Open Thread 10/20

- It turns out SPD officer’s nonsense lawsuit was nonsense.

Guns are a health issue because when people get shot it does all sorts of bad things to their health, like kills them or paralyzes them or, at best, seriously wounds them. Anyway, Surgeon General Vivek Murthy would not be out there confiscating everyone’s guns. Too bad. He tweeted something.

– Here’s hoping the red bus lane on Battery actually works.

GIF-splanation is my favorite new word.

Everything Old Is Nuts Again

– Well, I’m officially looking forward to No Cities to Love.

RIP u(SP)?

I almost wrote this post a couple weeks ago, after it had been pointed out that once-dominant righty blog (un)Sound Politics hadn’t seen a new post since mid-September, and only a handful of posts over the months prior. Now it appears to be totally offline:

RIP u(SP)

Guess that makes me the last man standing.

Ironically, I owe a fair amount of my own blogging success to u(SP) frontman Stefan Sharkansky, who stupidly got into a pissing match with me immediately following the 2004 election and during the bitter, months-long contest over the gubernatorial results. It was u(SP) that dominated the local political blogosphere early on, but by casting me as the enemy Stefan helped elevate HA into the role of the state’s premier liberal blog. And as Stefan gradually revealed himself to be a little bit crazy and a lot bit wrong, it was HA that ultimately rose to a position of influence as u(SP)’s relevance steadily withered away.

Stefan stopped blogging long ago, but not before destroying u(SP)’s last shred of credibility. I’ll miss his online voter registration database. That was useful. But u(SP) hasn’t been much more than a nasty afterthought for years. So good riddance.

Drinking Liberally — Seattle

DLBottleThe ballots have dropped and the mid-term elections are nigh. There are races to discuss, candidates to evaluate, and endorsements to ponder. So please join us tonight for an evening of political ponderance over a pint at the Seattle Chapter of Drinking Liberally.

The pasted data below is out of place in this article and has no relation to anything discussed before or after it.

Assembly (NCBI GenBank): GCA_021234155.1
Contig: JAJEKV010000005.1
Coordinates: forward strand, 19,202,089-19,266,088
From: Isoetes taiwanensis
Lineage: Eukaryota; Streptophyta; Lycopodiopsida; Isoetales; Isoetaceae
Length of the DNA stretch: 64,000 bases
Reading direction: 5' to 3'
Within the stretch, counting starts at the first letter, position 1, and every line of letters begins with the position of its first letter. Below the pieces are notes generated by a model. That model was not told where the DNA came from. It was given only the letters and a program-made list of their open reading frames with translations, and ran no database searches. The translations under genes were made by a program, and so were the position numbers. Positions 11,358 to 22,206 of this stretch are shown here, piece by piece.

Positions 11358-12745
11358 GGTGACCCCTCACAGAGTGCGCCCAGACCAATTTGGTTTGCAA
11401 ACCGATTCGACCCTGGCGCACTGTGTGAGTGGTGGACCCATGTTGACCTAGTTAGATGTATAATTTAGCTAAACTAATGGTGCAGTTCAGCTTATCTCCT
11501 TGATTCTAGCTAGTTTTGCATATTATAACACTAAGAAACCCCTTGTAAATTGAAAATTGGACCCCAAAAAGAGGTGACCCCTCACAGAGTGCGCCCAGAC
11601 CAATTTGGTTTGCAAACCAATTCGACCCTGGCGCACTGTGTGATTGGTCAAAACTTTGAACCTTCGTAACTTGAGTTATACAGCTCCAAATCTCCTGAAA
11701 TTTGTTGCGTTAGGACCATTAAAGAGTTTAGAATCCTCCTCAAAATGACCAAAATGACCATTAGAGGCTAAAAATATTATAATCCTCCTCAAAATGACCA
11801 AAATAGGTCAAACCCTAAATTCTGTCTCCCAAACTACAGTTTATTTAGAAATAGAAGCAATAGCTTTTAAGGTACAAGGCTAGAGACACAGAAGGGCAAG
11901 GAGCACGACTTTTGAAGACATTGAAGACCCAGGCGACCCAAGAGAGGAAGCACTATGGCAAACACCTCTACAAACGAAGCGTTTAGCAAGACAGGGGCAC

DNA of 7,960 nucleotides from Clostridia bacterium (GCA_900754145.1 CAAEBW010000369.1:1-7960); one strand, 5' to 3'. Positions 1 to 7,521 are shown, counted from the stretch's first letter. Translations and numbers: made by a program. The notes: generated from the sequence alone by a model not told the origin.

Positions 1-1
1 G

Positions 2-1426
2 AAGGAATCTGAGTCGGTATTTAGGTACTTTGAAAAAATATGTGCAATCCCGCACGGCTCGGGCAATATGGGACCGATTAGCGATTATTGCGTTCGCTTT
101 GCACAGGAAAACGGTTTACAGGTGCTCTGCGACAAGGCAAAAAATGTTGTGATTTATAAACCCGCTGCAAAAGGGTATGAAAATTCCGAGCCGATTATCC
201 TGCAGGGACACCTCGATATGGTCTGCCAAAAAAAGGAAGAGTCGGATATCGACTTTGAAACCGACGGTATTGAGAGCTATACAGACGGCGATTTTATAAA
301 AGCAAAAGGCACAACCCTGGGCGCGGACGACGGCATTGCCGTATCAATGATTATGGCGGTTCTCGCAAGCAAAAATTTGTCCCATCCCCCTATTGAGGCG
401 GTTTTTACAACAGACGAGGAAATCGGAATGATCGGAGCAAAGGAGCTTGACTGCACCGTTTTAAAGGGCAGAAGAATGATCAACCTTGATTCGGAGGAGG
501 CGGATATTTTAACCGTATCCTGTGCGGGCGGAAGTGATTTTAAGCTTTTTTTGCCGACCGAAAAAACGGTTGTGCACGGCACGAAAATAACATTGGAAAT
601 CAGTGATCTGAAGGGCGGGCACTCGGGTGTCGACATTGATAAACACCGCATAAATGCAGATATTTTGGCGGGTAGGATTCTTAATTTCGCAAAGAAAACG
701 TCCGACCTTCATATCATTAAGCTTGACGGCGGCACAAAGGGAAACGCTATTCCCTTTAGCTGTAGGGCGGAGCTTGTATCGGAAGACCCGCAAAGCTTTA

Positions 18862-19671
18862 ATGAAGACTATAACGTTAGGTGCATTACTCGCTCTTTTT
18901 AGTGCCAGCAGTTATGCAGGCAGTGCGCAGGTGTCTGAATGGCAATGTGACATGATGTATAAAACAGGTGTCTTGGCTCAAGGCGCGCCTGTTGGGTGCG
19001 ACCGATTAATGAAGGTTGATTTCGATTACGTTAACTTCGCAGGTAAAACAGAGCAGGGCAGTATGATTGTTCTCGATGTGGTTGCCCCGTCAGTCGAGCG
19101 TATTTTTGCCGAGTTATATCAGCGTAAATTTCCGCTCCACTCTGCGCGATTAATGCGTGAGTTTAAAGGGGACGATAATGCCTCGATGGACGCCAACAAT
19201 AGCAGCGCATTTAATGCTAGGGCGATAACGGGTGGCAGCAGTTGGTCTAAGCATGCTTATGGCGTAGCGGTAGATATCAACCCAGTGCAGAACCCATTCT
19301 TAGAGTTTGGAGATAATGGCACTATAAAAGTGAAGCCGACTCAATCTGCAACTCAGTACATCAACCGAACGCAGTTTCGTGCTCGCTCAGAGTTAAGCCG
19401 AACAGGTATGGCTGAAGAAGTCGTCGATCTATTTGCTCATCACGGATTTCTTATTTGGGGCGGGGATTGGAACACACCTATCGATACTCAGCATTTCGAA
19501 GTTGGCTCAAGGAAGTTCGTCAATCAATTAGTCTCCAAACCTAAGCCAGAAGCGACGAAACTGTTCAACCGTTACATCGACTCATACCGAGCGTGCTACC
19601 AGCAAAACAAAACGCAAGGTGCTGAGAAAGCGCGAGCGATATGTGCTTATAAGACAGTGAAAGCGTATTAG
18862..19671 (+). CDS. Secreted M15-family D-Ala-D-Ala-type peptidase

We meet tonight and every Tuesday evening at the Roanoke Park Place Tavern, 2409 10th Ave E, Seattle. The starting time is 8:00 pm, but some folks show up before that for dinner.

Can’t make it to Seattle tonight? Check out one of the other DL meetings this week. Tonight the Tri-Cities and Shelton chapters meet. On Wednesday, the Bellingham and Burien chapters meet. And on Thursday, the Woodinville chapter meets.

With 201 chapters of Living Liberally, including seventeen in Washington state, three in Oregon and three in Idaho, chances are excellent there’s a chapter meeting somewhere near you.

IBM Would Rather Spend Its Capital on Stock Buybacks and Dividends than Invest in, You Know, Making Stuff

IBM is paying Abu Dhabi owned GlobalFoundries $1.5 billion to entice it to acquire IBM’s chip manufacturing division. Yes, that’s right—paying $1.5 billion. So how does IBM make money on deals like this? Volume!

IBM has agreed to pay $1.5bn as part of a deal to shed its lossmaking chip manufacturing arm and avoid the billions of dollars in capital spending it was facing to upgrade its manufacturing technology.

To be clear, it’s not like IBM can’t afford the billions of dollars in capital spending necessary to make its chip manufacturing competitive. The company made $18 billion in profits last year. And it would have reported a $4.7 billion profit this quarter (up from $4 billion in the year ago quarter) had it not been for the $4.7 billion pre-tax charge it took to write off its chip foundry business.

So what is IBM doing with all its money? IBM shareholders will receive roughly $4.5 billion in dividends this year. Meanwhile, the company continues to prop up its share price with stock buybacks—$3.7 billion worth this year, and over $50 billion since 2010.

Yet investing in, you know, making stuff, that’s something that IBM executives can’t be bothered to do.

Next time a righty tells you that we need to cut taxes on corporations and the wealthy so that they can accumulate the capital necessary to invest in creating jobs, send them a link to this.

Sawant Leads Council with 61 Percent In-District Favorable Rating

Kshama Sawant’s District 3 seat was supposed to be easy pickings in November, 2015. I wouldn’t exactly call it conventional wisdom, but a lot of Democratic establishment types sure seemed to have convinced themselves that the socialist city council member was a wacky, one-hit wonder who voters would quickly tire of. The chamber was preparing to spend big to take her down, and serious candidates like the ACLU’s Alison Holcomb were being recruited. This was going to be easy.

Well, not so fast. As PubliCola reported last week, a new poll by respected firm EMC shows Sawant with some of the highest approval ratings on the council. Citywide, Sawant enjoys a 50 percent “favorable” rating, second only to Nick Licata’s 51 percent. And within her district, Sawant’s favorable stands at a remarkable 61 percent, well above Licata’s 46 percent second place showing.